News in Brief 17 November 2015 (PM)

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One third of Internet users are children – they need to be empowered to use the Internet safely and smartly. Photo: UN Viet Nam/Aidan Dockery

Tech firms and governments unite to fight online child sexual abuse

Leading technology companies such as Apple, Facebook and Google, have joined with governments and international organizations to protect children from sexual exploitation on the Internet.

This follows a two-day summit in Abu Dhabi hosted by the United Arab Emirates and the United Kingdom which ended on Tuesday.

Countries have agreed to improve linkages between their criminal justice systems, law enforcement agencies, social service providers and education sectors, to better protect children online.

That's according to the UN children's fund, UNICEF, which adds that the tech firms have pledged to develop new technology, tools and expertise to support this overall goal.

UNICEF reports that the global police organization INTERPOL and its partners identify an average of five child victims of online sexual abuse every day, while the number of webpages containing child sexual abuse material grew by nearly 150 per cent between 2012 and 2014.

The majority of these pages, 80 per cent, depicted girls and children aged 10 years old or younger, according to the UN agency.

Businesses also casualty of Yemen conflict

Ongoing conflict in Yemen is taking a toll on business, a study by the UN Development Programme (UNDP) has found.

The UN agency conducted an assessment in six governorates in August which revealed that 26 per cent of businesses had closed since March 2015, almost all of them due to physical damage.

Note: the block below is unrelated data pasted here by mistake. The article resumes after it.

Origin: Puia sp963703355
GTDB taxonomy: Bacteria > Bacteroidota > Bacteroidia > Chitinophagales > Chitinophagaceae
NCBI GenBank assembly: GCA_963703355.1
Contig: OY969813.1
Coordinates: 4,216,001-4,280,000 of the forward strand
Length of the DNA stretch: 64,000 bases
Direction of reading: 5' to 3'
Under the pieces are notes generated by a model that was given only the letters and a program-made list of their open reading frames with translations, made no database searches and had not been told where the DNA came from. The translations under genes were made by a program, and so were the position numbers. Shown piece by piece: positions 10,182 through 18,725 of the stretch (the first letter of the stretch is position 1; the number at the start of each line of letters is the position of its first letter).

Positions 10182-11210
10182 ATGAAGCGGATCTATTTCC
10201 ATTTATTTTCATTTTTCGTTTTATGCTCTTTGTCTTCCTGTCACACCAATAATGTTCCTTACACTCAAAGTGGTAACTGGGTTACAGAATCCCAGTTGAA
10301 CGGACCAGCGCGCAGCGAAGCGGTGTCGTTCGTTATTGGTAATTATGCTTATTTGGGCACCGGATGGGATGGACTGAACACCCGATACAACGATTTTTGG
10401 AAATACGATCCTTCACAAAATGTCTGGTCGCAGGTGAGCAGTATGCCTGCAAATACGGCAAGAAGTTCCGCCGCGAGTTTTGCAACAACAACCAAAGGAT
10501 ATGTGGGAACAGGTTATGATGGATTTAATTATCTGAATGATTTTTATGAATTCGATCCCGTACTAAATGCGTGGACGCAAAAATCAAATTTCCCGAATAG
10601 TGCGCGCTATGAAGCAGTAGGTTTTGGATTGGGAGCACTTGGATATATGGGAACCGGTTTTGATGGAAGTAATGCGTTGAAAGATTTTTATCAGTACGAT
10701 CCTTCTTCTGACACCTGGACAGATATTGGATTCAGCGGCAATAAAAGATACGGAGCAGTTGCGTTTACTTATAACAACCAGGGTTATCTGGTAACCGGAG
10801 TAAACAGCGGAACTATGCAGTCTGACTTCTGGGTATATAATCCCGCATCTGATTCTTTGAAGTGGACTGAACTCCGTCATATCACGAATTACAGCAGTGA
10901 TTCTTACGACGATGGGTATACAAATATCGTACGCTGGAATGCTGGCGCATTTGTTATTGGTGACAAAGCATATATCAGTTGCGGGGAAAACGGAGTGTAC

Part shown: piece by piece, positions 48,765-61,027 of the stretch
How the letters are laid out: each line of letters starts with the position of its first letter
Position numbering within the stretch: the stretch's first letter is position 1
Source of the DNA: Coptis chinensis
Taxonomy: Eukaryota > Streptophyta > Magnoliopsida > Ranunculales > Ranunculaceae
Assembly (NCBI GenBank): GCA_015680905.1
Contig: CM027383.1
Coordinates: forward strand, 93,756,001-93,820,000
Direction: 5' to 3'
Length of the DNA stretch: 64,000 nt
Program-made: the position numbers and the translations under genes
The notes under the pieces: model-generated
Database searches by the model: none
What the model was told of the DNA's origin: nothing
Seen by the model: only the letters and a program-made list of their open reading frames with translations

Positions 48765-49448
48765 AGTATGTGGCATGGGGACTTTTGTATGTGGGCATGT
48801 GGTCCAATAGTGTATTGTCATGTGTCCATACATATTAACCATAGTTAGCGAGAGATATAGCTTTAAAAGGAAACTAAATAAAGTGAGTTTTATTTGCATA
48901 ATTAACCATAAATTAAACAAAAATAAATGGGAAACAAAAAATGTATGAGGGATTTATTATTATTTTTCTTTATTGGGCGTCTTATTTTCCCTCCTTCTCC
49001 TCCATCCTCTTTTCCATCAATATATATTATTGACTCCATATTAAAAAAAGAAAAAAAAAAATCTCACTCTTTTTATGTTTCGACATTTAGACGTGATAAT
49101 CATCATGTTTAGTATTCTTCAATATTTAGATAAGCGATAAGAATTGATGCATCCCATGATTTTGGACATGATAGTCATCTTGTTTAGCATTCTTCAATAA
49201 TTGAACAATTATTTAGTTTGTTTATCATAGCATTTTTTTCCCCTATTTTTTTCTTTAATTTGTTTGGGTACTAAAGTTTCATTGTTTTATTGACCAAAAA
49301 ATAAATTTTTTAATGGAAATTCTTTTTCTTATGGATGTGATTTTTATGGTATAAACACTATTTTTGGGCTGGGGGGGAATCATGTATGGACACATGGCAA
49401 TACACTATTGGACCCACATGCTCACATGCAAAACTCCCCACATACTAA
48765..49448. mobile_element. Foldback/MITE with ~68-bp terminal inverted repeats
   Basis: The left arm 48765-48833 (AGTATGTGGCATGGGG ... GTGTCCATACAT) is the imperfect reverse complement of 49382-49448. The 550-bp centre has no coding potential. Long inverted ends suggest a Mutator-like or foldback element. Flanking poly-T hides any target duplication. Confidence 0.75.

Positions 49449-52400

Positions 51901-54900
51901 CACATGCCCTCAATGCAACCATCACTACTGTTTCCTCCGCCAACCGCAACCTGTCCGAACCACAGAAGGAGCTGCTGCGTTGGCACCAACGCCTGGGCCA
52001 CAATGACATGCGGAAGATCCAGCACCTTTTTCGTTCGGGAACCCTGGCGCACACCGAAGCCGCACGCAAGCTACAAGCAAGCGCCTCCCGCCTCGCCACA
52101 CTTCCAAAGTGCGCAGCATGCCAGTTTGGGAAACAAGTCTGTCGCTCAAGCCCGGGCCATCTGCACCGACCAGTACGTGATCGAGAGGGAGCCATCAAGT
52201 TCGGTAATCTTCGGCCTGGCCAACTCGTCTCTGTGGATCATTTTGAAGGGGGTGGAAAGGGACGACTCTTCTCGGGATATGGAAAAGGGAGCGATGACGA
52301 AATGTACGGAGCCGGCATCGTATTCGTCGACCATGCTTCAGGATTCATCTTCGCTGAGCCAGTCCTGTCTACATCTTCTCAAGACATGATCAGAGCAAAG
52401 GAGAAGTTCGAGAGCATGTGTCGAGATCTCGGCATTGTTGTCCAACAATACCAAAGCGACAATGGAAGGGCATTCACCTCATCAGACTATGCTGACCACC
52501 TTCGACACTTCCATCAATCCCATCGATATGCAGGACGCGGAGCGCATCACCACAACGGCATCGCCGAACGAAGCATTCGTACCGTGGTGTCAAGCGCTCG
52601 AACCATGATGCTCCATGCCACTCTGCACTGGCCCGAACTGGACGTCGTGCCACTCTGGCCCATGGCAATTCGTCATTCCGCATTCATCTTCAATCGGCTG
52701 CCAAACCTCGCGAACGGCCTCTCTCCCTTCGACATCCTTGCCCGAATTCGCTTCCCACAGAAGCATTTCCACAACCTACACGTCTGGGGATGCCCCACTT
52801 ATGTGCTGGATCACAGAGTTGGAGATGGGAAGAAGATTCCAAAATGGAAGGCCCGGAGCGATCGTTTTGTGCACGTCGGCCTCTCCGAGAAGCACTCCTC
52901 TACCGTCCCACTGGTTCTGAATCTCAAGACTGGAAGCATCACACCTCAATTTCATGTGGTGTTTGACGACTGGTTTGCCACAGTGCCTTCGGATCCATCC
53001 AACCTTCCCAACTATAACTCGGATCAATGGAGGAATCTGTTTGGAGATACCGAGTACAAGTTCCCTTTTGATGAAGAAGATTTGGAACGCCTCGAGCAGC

The situation has particularly affected women-owned business with almost half of these enterprises shuttered.

UNDP points out that women represented less than one-third of the work force prior to the conflict.

Yemen also imports about nine-tenths of its food, but only 15 per cent of the pre-crisis volume is getting into the country, according to the report.

This has also had an impact on business activity, with three-quarters of businesses struggling to source enough of their regular stocks and supplies.

UNESCO condemns murder of Pakistani journalist

The murder of a journalist in Pakistan earlier this month has been condemned by the head of the UN cultural agency, UNESCO.

Zaman Mehsud was killed on 3 November in the Tank district of Khyber Pakhtunkhwa province.

Mr Mehsud worked with the Urdu language Daily Ummat and the SANA news agency, and ran a news blog.

He also was president and secretary general of a local chapter of the Tribal Union of Journalists and served as a monitor for the Human Rights Commission of Pakistan.

UNESCO chief Irina Bokova anticipated a full investigation into his killing, adding that the international community should not let "violence muzzle the media and deprive the public of news and information."

Dianne Penn, United Nations.

Duration: 2’57″

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